You’re at a birthday party. How do you explain your research in one sentence?
"I’m trying to replicate the functioning of our brain with an organic device for the development of new complex and energy-efficient applications."

How do you blow off steam outside of your research?
Spinning, cycling, hiking, and bouldering; I love exercising my brain in other ways. But I also thoroughly enjoy a good cup of coffee with a piece of cake."

What tip would you have liked to receive as a beginning PhD candidate?
"
You have to do it yourself, so be as proactive as possible. Talk to people, ask lots of questions and try to find your own path."

What is your next chapter?
"While I certainly don’t want to have everything set in stone, it’s nice to have some long-term prospects. A place in academia often involves a lot of competition and moving. I feel I’ve had enough of that recently, especially the latter, and I like it just fine in Eindhoven. Besides, I’d like to see how the ideas from the lab are put into practice in the "real world". For truly applied research, I’d rather look for an R&D position in industry now, but everything is still wide open."

Hot and cold

In a follow-up study, Krauhausen made the transition to a device with two artificial synapses, a robotic arm. This arm has a 3D-printed hand, made of a very soft and flexible material. A potential interactive prosthesis, Krauhausen points out for a future application. She used multiple sensor types to allow the robotic hand to feel the difference between hot and cold.

In the first few training sessions, the hand was supposed to pick up a cup. It worked, Krauhausen recounts enthusiastically. "After that, the experiments became more exciting. We spent a long time training the hand to distinguish between cold and hot surfaces. It was a real victory when, in an experiment, the hand avoided the cup of hot tea - ouch, dangerous - but instead, grabbed the cold cup."

Her findings mark a significant technological advancement in intelligent robotics. And this is being recognized, as it has just been announced that they will soon be published in leading scientific journal Nature Communications, an elated Krauhausen informs us.

In the third study, Krauhausen tried to scale up the system even further by simulating a network of artificial synapses capable of predicting blood glucose levels.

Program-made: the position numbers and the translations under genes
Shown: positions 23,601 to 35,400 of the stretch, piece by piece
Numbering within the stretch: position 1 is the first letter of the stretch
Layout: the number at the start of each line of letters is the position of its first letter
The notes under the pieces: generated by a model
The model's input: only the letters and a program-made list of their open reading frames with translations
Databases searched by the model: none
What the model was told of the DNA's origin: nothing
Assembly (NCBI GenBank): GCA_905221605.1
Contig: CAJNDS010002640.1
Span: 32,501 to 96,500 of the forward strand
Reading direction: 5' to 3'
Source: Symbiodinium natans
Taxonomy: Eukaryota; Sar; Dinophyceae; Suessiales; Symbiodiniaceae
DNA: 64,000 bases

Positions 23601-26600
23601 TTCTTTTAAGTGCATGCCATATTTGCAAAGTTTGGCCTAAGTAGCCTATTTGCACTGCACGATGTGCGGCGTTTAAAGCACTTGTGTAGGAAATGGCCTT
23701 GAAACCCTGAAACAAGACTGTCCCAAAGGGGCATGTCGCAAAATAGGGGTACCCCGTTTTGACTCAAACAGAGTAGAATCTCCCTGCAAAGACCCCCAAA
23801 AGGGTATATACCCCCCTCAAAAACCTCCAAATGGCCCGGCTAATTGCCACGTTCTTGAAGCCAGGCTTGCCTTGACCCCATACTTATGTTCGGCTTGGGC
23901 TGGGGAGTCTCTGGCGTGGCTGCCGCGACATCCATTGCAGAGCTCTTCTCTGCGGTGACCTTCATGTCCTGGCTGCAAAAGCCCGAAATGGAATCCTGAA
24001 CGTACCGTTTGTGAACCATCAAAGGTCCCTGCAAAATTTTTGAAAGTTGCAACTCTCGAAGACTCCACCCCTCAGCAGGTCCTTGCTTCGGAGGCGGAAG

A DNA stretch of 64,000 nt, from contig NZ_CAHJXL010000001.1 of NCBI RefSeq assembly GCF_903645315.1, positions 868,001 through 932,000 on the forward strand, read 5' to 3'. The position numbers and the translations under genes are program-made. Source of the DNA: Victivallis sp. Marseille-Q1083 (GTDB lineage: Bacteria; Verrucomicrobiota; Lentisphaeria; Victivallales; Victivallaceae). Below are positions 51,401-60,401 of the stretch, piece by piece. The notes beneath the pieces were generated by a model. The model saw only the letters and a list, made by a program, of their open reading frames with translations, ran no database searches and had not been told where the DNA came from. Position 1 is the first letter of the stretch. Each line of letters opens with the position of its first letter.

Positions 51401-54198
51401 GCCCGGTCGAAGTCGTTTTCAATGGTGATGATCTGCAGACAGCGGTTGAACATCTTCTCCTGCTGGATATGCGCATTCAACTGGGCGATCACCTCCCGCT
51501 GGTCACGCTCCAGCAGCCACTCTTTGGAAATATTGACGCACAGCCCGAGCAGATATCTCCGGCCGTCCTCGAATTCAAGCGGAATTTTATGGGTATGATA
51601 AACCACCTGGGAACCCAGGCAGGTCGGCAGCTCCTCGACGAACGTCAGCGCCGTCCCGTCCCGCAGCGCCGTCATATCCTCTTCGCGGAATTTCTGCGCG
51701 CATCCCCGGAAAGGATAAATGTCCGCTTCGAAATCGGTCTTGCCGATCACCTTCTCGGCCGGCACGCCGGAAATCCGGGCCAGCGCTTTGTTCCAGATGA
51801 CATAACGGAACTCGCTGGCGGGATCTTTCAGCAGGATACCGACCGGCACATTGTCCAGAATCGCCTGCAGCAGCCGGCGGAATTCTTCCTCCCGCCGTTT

"The current system is as follows: a patch on your skin communicates with your smartphone or the cloud to monitor blood sugar levels allowing the patient to manually make a next prediction. But thanks to the use of artificial synapses, the computer calculations for glucose prediction could also be done locally on the skin. We were able to demonstrate that the algorithms executed by our artificial neural network were just as effective as with the traditional software network."

New architecture

Krauhausen’s work successfully demonstrates the practical applications of organic artificial synapses outside the lab for the first time. But in order to realize actual products in the future, a lot of development is still needed, especially in the area of algorithms, she emphasizes.

"Of course, follow-up steps need to be taken in terms of the device itself. But that aside, this is really an entirely new form of computing. We have to let go of the traditional system architecture, and many new algorithms are needed. So it’s a highly multidisciplinary project, which is why we’re very happy to be part of the ICMS (Institute of Complex Molecular Structures, Ed.). It requires the collaboration of a wide range of researchers, from chemical engineers, mechanical engineers, material experts and soft robotics engineers to mathematicians and IT specialists. We had to learn to speak each other’s languages and find a common ground to keep sight of the big picture. But in the end, many bridges were built". She laughs. "Including ones made of Lego."